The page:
Our Relationship With Water is Altering. Climate Change is One of Them.

By Paul Roberts at The Herald: Climate change is altering our relationship with water, increasing heat, changing weather and precipitation patterns; amount and timing of rain and• snow, and accelerating glacial melting. Responding to these changes will require new ways of looking at water resources and management. Some strategies include:

• Preserving natural systems that support water storage and improve habitat such as wetlands and green infrastructure;

• Recycling and reusing water resources — also known as “One Water” — cutting across traditional utility and water system silos, expanding the menu of treatment and technology solutions to efficiently manage water resources;

• Recognizing the relationship and interdependence of food, energy and water (FEW) to address water, agriculture needs and food supply. Washington State University has done interesting work on FEW issues and the disruptions caused by climate change;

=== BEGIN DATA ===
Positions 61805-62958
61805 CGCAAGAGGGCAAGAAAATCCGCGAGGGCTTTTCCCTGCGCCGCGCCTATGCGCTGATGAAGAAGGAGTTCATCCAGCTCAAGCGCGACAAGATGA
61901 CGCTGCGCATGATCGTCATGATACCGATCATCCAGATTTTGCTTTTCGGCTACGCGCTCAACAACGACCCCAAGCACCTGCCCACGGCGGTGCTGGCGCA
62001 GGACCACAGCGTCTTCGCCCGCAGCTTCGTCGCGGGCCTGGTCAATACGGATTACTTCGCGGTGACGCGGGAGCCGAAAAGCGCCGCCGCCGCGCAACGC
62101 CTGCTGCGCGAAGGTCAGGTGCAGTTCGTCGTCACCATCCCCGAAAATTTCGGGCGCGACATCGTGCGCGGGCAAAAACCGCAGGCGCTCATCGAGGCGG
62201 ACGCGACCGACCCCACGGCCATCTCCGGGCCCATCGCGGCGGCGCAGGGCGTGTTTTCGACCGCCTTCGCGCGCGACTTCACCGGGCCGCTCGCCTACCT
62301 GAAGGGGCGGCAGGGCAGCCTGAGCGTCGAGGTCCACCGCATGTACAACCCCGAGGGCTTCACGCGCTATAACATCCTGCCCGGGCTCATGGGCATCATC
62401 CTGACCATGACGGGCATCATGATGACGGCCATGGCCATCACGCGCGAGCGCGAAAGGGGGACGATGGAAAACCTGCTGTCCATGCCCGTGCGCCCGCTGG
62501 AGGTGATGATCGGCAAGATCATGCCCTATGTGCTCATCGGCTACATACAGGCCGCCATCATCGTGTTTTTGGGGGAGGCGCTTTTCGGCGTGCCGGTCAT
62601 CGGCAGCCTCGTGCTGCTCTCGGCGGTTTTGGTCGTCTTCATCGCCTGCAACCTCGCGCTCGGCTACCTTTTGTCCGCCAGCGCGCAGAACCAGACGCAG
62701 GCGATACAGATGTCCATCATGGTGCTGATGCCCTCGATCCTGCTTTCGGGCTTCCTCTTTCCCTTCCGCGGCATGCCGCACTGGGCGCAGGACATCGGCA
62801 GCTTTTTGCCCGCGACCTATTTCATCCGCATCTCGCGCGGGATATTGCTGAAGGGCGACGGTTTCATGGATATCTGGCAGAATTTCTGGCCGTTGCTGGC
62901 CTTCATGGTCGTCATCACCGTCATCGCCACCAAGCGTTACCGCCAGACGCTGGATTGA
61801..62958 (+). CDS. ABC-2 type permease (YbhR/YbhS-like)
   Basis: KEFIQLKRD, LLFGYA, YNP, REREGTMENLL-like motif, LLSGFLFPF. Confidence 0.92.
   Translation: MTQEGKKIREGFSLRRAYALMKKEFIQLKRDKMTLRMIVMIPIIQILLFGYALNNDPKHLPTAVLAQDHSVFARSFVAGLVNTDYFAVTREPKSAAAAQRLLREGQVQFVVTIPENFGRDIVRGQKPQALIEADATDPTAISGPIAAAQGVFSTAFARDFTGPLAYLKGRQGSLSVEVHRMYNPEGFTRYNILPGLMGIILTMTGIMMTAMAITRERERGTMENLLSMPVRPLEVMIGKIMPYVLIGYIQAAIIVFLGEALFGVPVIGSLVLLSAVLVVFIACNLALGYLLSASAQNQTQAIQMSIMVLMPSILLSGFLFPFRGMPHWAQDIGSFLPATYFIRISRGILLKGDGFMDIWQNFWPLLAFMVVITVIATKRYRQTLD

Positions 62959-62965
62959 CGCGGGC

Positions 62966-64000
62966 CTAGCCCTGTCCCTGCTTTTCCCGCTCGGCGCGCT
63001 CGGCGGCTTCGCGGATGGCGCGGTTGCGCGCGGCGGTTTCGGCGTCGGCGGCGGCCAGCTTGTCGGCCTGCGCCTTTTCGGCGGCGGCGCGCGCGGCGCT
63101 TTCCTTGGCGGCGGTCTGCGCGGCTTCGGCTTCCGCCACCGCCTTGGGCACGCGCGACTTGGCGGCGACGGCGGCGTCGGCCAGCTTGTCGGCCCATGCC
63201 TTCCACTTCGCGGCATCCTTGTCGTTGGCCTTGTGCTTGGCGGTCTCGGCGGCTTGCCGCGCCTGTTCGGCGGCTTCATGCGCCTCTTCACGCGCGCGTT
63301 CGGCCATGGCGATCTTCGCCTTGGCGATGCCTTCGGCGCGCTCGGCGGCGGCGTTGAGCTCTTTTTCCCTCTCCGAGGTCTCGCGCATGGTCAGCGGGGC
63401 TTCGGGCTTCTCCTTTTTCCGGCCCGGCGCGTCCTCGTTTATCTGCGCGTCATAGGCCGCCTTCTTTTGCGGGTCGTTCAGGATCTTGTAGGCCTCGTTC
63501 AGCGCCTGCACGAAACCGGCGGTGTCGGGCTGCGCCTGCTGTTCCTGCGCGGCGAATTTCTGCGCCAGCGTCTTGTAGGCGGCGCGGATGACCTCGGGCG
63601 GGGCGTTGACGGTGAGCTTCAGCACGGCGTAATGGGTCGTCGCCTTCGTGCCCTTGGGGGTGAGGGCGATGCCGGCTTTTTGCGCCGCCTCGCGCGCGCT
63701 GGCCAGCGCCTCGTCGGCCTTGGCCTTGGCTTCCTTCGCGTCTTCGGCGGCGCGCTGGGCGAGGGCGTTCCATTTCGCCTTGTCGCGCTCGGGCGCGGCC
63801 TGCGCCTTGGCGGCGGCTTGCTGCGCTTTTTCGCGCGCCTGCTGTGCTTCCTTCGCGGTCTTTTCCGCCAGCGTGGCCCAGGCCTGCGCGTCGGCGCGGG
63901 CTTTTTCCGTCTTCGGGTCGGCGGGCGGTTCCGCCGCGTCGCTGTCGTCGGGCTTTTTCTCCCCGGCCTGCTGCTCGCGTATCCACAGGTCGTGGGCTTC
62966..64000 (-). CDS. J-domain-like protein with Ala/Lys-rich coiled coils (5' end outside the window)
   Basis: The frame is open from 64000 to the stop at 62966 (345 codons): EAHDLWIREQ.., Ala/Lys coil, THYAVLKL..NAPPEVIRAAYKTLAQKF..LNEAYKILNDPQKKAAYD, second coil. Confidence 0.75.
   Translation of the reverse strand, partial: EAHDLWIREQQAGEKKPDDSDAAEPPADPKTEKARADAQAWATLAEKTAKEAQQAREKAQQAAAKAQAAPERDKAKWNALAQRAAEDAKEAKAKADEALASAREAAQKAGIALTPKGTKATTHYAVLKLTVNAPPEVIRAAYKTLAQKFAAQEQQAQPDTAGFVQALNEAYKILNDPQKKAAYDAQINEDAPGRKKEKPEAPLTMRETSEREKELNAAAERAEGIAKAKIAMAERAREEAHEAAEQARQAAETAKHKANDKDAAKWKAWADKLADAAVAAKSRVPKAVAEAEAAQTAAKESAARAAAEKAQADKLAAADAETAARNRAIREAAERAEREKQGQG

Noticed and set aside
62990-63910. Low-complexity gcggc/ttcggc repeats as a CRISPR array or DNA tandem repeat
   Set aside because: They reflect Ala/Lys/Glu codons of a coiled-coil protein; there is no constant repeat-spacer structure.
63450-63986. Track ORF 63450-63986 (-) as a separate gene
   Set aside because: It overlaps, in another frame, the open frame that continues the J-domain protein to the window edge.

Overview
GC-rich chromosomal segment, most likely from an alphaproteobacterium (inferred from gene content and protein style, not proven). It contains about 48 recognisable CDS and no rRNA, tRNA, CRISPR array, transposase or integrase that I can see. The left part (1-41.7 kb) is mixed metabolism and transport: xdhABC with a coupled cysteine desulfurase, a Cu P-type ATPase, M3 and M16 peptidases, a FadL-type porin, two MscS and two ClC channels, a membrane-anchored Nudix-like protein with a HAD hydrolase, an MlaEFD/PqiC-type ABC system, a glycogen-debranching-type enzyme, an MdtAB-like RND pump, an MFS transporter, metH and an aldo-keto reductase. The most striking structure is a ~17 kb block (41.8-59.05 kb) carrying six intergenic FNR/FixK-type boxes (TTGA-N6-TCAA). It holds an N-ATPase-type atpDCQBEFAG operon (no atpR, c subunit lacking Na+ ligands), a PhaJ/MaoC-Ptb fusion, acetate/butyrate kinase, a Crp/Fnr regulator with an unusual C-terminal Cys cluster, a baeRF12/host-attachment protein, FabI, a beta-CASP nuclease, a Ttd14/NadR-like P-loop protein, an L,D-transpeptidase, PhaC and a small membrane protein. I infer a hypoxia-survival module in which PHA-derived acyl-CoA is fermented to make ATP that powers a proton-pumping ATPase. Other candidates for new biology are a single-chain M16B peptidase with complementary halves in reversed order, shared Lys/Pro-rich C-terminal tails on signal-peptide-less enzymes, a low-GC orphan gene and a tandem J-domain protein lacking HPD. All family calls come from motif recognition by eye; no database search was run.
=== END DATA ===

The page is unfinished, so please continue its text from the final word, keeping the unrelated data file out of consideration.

• Rethinking how we design, build and finance water infrastructure. Integrating supply, treatment, stormwater systems, reuse and recycling will become critical as water resources become more scarce. Upgrading today’s infrastructure will require new design and engineering, integrating technology with nature.

More here.

Paul Roberts’ career spans over five decades in infrastructure, economics and environmental policy including advising Washington cities on climate change and past Chair of the Puget Sound Clean Air Agency Board of Directors.